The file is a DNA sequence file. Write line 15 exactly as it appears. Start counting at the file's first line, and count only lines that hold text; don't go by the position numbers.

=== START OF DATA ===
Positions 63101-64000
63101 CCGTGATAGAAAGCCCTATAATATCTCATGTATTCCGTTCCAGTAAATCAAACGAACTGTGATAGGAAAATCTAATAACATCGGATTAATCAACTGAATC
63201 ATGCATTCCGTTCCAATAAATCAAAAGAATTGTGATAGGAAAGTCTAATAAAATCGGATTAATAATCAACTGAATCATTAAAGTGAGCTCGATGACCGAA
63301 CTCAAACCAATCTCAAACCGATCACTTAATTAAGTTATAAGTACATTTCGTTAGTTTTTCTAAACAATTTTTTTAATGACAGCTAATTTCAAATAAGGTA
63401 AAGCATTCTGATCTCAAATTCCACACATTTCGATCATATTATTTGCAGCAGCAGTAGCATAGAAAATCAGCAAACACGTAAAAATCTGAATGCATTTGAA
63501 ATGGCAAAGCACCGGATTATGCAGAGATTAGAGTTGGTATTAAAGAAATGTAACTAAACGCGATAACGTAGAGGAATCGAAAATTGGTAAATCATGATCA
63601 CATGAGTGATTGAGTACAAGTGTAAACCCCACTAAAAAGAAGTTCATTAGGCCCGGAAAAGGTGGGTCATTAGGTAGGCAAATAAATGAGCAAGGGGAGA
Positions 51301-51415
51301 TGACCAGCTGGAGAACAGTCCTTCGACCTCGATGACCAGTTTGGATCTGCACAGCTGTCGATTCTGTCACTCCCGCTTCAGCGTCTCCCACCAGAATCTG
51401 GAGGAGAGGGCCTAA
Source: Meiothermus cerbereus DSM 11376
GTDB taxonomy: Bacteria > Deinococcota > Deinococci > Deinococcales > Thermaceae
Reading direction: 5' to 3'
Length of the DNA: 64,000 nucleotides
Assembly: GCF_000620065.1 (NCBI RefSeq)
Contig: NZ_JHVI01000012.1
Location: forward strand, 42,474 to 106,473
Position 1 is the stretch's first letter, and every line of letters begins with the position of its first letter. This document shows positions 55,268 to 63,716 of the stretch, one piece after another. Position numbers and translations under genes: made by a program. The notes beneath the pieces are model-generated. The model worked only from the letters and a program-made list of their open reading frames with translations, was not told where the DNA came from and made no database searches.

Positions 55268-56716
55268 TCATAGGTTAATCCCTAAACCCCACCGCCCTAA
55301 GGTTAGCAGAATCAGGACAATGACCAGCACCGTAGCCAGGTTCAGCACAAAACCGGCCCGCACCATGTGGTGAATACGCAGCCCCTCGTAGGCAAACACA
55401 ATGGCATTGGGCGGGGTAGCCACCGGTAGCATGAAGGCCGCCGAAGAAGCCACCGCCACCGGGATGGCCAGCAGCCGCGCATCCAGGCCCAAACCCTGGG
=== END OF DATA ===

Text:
Assembly: GCF_000620065.1 (NCBI RefSeq)